The question : "whence are all these traditions ?” admits a ready answer from our stand-point. They are no idle tales, called forth by the feeling of present sufferings and miseries, nor the remembrance of a primitive rude state of nature,- for subsequent life was inferior to the primitive state,-nor are they prophetic anticipations of the future glory, but they are remembrances, which all the nations took from their common home, and which they no more could forget, than the prodigal son was able to forget the abundance in his father's house.

As the heathens had a distinct remembrance of a primitive peaceful state of nature, so they had also a keen sense of the fall and groans of the natural world. Of this kind was their intuitive perception of nature's dependence on man, and of the mysterious sympathy between the two. Firmicus Mat., Mathes., III., 1, contains the significant passage: “If man as the last and most finished of all creatures unites in himself all preceding creatures, and is in reality an image of the world, a microcosm, an inference not only from the world as to the nature of


but also from the nature of man to that of the world is perfectly legitimate, so that from the life of man, the course of nature can be known.” In Prometheus vinctus (v. 431), this sympathy between man and nature is expressed in these beautiful words:

“The sea roaring moans in its waves,
The deep groans, the abyss, the dark
Abode of Hades, cries aloud,
The pain of compassion seizes upon the

Springs of all the sacred rivers.” This passage appears still more significant if we assume, with many learned philologists, that Prometheus here represents the progenitor of the human family suffering for a heinous crime committed against his Creator. Again, Æschylus sees in the Eumenides (164–167), not only the central point of the earth, but the earth itself stained by the matricide of Orestes, just as the Bible does by the fratricide of Cain (Gen. iv. 11). In the next place, the ancient legends of the Grecian fleet having been detained in Aulis by adverse winds on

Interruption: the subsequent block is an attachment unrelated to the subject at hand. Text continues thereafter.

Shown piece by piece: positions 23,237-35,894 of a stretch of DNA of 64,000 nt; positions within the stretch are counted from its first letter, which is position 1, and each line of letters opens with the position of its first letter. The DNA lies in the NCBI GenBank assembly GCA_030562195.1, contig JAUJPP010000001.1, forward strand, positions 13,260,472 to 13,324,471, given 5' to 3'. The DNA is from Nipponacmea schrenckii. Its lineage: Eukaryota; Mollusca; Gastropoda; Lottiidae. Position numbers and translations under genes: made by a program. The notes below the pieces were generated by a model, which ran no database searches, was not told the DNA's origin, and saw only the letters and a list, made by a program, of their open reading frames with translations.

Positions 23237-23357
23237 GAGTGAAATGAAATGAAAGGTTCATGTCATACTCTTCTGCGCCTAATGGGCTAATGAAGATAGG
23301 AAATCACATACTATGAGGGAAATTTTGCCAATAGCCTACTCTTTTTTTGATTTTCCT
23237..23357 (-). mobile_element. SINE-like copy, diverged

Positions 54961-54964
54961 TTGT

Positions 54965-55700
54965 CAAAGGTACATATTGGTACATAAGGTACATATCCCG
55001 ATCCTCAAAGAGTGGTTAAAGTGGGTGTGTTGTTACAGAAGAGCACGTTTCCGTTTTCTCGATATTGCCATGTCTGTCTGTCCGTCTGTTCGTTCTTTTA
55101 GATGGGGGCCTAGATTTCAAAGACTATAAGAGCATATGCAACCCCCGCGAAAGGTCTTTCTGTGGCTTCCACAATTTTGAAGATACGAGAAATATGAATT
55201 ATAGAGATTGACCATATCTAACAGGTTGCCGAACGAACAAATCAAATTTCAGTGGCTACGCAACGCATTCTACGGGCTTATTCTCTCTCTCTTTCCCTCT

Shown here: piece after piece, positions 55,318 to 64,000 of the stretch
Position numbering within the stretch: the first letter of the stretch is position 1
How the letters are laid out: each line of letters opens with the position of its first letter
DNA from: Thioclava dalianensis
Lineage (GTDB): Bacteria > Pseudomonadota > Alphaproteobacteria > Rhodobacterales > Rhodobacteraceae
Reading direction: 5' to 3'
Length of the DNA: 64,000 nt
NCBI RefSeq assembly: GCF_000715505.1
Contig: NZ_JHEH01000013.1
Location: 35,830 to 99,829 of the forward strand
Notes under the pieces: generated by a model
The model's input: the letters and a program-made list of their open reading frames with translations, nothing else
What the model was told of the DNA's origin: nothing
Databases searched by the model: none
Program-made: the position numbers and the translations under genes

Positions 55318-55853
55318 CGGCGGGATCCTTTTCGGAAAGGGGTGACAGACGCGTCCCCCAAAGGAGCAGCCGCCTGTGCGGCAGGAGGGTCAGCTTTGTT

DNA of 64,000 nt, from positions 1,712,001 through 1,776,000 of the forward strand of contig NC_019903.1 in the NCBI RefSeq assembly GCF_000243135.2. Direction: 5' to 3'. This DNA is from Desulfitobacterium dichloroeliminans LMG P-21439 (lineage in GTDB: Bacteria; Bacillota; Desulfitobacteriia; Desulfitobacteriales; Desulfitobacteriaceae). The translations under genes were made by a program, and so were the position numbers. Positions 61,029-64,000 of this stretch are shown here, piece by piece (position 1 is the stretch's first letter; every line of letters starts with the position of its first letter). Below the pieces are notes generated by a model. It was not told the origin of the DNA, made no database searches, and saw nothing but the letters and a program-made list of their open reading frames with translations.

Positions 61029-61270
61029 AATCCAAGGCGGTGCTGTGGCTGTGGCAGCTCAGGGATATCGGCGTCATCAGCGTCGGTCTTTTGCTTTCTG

account of the crime of Agamemnon, and of Thebes having been visited with pestilence on account of the incestuous marriage of Edipus, are, indeed, nothing but legends, but they prove, at the same time, like the divination which pretended to learn the will of the gods from symbols and prodigies, etc., the deeply rooted conviction of the ancient world, that all living creatures sustain a close relation to each other, that there is a close connection between nature and the condition of men, a strong sympathy between earth and heaven. There can, therefore, be no doubt that the heathen world felt the fall of nature deeply. The great serpent of northern mythology is a mythical image of the universal pain of nature and all her creatures, and Ahriman has poisoned with his dews all nature, plants, animals, and men. The phenomenal world does not correspond with Plato's ideal world, hence the philosopher's search for the lost original ideas. Although the popular belief of the heathens looked, on the whole, on the world as divine and eternal, yet their philosophy recognized the existence of evil in nature and traces its origin not to the gods but to matter (Timous of Plato, βουληθείς γαρ ο θεός αγαθά μεν πάντα, φλαυρον δε μηδεν είναι κατά δύναμιν)-hence their many attempts at a theodicy. The poets are unanimous in their teaching, that with the appearance of sin on the earth, barrenness became the lot of the latter; see Hes., "Epya, V., 117–118: “Myriad other evils roamed forth among men. For full indeed is earth of woes, and full the sea." Ovid, Metam., I., 113; Virg., Georg., I., 125; Eclog., IV., 39. The ancients spoke of the earth as getting old and weak, of a marasmus of time, yea, even of mournful sonnds produced by nature. From all this it is manifest that they had an idea of this great fact, but it was blunted by the constantly advancing deification of nature, and they lacked the knowledge that man's sin presses upon nature. Nor must we omit to mention here that melancholy feeling which pervades all classical antiquity, all legends, all tragedies, and is spread even over their productions of art. Later, Judaism shared the same views. Thus we read in Bereschith rabba : “Rabbi Berachya has said in the name of Rabbi Samuel, although all things were created perfect, yet they were ruined